A good guideline in differentiating between the "soul" and "spirit" of man I have found in the works of the late Christian psychologist Conrad A. Baars (Feeling and Healing Your Emotions Plainfield, NJ, Logos International, 1979 and others). He divides our 11 basic emotions into "humane" emotions, (love/hate, desire/aversion, joy/sadness), which are ennobled by our or "intellect" ("intuitive", or "contemplative" mind); thus making up our "heart"; and also our "utilitarian" emotions (hope/despair, courage/fear, anger), which aid our "reason" ("working" or "discursive" mind) thus making up our "mind". ("intuitive" comes from a Latin word meaning "look" or "view", and "intellect" from "to read between", both as opposed to simply "reasoning")

"Upwardly" he says, "the humane emotions are intimately linked with our spirit, and the utilitarian emotions with our reason" [i.e. soul]. Downward, both groups are linked with our body. (p.33). The humane emotions are from our "pleasure appetite" and cause inner movement within the psyche. They are our responses to what we perceive as "good" or "bad". Our intuitive mind also receives its knowledge from such sources as nature, the arts, faith, and directly from God through the Spirit. The utilitarian emotions of our "utility appetite" move us to action to make life better or respond to threats to our happiness or well being. Thus, they are concerned with mundane things; what is useful or harmful. It's the humane emotions that distinguish us from animals (hence, "humane"). While they certainly share the utilitarian emotions (anger, courage, etc) with us, the other set of emotions are not "ennobled" in them, being that they have instinct to guide them. Since we have those emotions, our instincts are undeveloped or "sophisticated" (its character altered).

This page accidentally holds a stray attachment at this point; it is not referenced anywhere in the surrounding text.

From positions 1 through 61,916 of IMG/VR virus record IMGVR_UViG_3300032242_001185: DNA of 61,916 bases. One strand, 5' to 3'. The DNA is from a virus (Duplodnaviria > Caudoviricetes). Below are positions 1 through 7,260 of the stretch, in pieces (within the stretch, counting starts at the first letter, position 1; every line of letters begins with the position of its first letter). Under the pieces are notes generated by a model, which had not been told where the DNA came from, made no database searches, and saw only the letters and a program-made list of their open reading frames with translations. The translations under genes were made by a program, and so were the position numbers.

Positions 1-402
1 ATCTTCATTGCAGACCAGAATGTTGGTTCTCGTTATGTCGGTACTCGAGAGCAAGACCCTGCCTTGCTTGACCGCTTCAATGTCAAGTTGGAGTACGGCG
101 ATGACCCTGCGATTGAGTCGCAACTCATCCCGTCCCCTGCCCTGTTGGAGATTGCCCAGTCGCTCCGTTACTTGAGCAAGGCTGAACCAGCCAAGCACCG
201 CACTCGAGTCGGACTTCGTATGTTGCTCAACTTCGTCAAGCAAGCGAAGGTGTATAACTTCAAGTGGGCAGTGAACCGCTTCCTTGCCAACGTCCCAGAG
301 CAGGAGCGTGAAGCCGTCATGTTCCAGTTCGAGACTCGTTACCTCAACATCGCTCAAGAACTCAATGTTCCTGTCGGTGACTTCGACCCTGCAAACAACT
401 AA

So this gives us a good idea of how to distinguish our soul from our spirit: just think of the emotions associated with them!

Baars does not recognize an opposite of "anger", which he calls the "ultimate emotion". To my Ne, there must be an opposite, to complete a more round total of 12. So I would think "peace" or "contentment" would fit. Anger is a "sense-evil" emotion sort of like an active, charged version of sadness, and a temporal cousin to hate. So its opposite would be similarly related to love and joy. "Peace", can be thought of as a more spiritually charged form of joy, and is connected with love. It is needed when the other utility emotions are not able to remove the cause of pain or unhappiness, or when something gives you pleasure apart from the intuitive mind. The proof is that animals such as our pets would have the sense-evil reaction of anger if teased, but if petted, a sense-good reaction that is not the "humane" love or joy, and certainly not hope or courage. They are then peaceful. Baars and his colleagues considered this state (which they referred to as "meekness") as not an emotion, but as a spiritual state. But this would probably result from the fact of anger appearing to be the "ultimate emotion". It's opposite then, may appear not to be an emotion at all. But its presence in animals proves it must not be "spiritual".

I find it helpful to categorize the different pairs into categories:

category-----------------Anticipating (future)---Present reality---reactive (past)

"humane" emotions--------desire/aversion---------love/hate---------joy/sadness
"utilitarian" emotions---hope/despair------------courage/fear------peace*/anger